I attended a church once where the pastor was finishing a series on the book of Revelation which he had started a year prior. He was on the last chapter of Revelation, Revelation 22, and it was his last sermon in the series. The sermon began wonderfully. I sat there thinking that I really hated the fact that I had missed all the other 47 sermons (forty-seven!).
In any case, the pastor arrived at Revelation 22:14 and things took a turn for the worse: “Blessed are those who do His commandments, THAT THEY MAY HAVE THE RIGHT TO THE TREE OF LIFE, AND MAY ENTER THROUGH THE GATES INTO THE CITY” (Rev. 22:14, NKJV).
At this moment, the pastor began to do what I call “The Ultimate No-No”: he began to butcher the biblical text. “This passage has nothing to do with losing one’s salvation. We believe in the Doctrine of Eternal Security: that is, that once you are saved, you are eternally sealed in the Lord’s hands and nothing can take you out or remove you from Him.”
It was unbelievable! Rev. 22:14 says that those who “do His commandments” will “have the right to the tree of life, and may enter through the gates into the city.” How then, can this passage mean anything other than what it says?
An even bigger question is, “Why do we come to passages like this and just REWRITE them?” That is what we seem to be doing when we come to passages like this and say, “It doesn’t mean what it says.” It almost feels like at times that believers can be “theologically relativist,” when they come to passages like this and deny that the words here convey real meaning. Is it possible that the Lord, who is Truth (John 14:6), would intentionally deceive us? I believe not.
Let’s look at Revelation 22:14. First off, let me make it clear that unbelievers do not have a share in the Tree of Life, so the passage is not referring to those who “were never saved to begin with.” Secondly, the passage itself refers to “those who do His commandments,” which does not refer to unbelievers (since they do not keep the Lord’s commands). Next, the purpose of keeping the commandments is so one may enjoy the privileges listed in this verse.
Another great point in verse 14 is that only those who do His commandments will enter in. This echoes Paul’s words in Romans that “not the hearers of the law are just in the sight of God, BUT THE DOERS OF THE LAW WILL BE JUSTIFIED” (Rom. 2:13). James tells us “But BE DOERS OF THE WORD, and not hearers only, DECEIVING YOURSELVES” (James 1:22). When James tells the scattered believers to be doers and not just hearers, he is saying that one can easily just hear the Word and believe he or she will be saved in the end---only to discover that his or her faith is not justified without works (2:24). So the Lord’s words in Revelation 22:14 are a recurring biblical theme, especially throughout the New Testament.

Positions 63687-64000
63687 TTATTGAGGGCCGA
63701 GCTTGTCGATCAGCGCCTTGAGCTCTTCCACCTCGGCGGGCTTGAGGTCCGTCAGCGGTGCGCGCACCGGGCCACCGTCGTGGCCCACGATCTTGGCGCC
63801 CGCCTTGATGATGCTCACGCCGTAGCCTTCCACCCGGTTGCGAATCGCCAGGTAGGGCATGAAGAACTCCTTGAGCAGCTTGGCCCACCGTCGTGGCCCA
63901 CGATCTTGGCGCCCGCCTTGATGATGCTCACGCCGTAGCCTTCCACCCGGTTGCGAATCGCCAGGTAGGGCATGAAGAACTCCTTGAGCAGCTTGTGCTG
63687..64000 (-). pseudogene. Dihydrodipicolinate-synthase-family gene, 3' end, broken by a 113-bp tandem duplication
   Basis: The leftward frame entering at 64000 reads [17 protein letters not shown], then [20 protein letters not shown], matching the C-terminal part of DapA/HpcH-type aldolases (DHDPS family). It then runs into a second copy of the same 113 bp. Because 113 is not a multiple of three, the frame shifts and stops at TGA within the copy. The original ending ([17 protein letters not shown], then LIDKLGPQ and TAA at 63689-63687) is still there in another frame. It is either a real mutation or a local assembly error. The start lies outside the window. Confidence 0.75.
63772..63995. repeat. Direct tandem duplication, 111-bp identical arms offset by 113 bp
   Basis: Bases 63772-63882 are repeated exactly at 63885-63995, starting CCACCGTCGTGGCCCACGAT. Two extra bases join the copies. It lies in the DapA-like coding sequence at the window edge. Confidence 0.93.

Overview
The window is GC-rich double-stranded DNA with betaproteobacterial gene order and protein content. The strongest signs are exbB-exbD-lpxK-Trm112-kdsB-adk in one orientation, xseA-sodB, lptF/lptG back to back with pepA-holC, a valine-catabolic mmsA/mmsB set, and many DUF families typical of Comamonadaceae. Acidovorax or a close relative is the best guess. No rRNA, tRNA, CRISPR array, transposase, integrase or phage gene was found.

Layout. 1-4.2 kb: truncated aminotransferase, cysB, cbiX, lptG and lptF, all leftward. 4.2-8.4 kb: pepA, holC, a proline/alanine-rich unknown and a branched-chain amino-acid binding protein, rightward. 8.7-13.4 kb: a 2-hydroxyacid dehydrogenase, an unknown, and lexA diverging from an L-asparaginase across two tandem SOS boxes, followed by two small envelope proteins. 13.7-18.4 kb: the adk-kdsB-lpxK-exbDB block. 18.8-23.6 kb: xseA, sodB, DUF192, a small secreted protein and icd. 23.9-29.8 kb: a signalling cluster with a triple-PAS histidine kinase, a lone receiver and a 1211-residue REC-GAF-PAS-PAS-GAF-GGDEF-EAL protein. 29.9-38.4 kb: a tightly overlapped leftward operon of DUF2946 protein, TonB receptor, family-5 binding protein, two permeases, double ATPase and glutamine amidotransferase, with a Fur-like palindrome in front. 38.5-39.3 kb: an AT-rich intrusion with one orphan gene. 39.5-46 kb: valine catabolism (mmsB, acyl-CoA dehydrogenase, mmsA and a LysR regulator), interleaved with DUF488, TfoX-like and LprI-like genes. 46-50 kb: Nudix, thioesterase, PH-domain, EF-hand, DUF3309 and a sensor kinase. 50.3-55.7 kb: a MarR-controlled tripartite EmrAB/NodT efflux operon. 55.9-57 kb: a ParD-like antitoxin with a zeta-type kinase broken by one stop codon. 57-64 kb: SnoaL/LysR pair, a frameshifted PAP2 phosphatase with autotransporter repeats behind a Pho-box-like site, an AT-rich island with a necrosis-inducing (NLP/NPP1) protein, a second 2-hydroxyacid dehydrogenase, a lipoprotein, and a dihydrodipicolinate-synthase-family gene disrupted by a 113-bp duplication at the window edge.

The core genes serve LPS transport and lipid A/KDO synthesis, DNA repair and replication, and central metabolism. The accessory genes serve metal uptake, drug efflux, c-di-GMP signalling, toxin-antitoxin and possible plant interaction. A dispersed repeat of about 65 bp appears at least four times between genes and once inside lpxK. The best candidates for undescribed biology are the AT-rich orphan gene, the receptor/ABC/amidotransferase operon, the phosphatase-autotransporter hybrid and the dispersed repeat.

To find out what this verse means, we must probe deeper into the verse itself. So what does “the tree of life” stand for? Is it literal, or figurative? The tree of life is literal. See Genesis 2:
“And out of the ground the Lord God made every tree grow that is pleasant to the sight and good for food. THE TREE OF LIFE WAS ALSO IN THE MIDST OF THE GARDEN, and the tree of the knowledge of good and evil” (Gen. 2:9, NKJV).
But, beyond the fact that the tree of life was in the Garden, what was important about the tree of life?
“Then the Lord God said, ‘Behold, the man has become like one of Us, to know good and evil. And now, lest he put out his hand and take also of THE TREE OF LIFE, and eat, AND LIVE FOREVER—“ (Genesis 3:22)
So eating from the tree of life caused one to “live forever.” So the Tree of Life is the “tree that gives life,” life eternal. So if the one who keeps the Lord’s commandments will receive the right to take of the tree of life, then this means that the doer of the Word will receive eternal life.
Why should this scare us believers? Why is it that we should become afraid of verses like this and throw up a doctrinal teaching (Eternal Security) that is rather questionable in the history of the church? If a doctrinal teaching twists the verse and its meaning such that we have to look at the verse say “those who keep the commandments will have eternal life” (paraphrase), and we respond, “No, this is not what it says,” then isn’t this a good indicator that the doctrine is wrong and not the plain reading of Scripture??? Reading Revelation 22:14 in this manner is like reading John 3:16 and saying, “Even though the verse says those who believe in Christ will have eternal life, I don’t believe this verse really means what it says. It says something else.” How strange does this sound?
Back to the service I attended. The moment the pastor got to this verse, he lifted up the Doctrine of Eternal Security. What’s so sad is that he interpreted a verse with a doctrine that was invented by John Calvin, and used Calvin’s doctrine to interpret Revelation 22:14 instead of using the Scriptures to do so. As believers, we have become our own worst enemy when we use human doctrines to interpret Scripture---and not the other way around...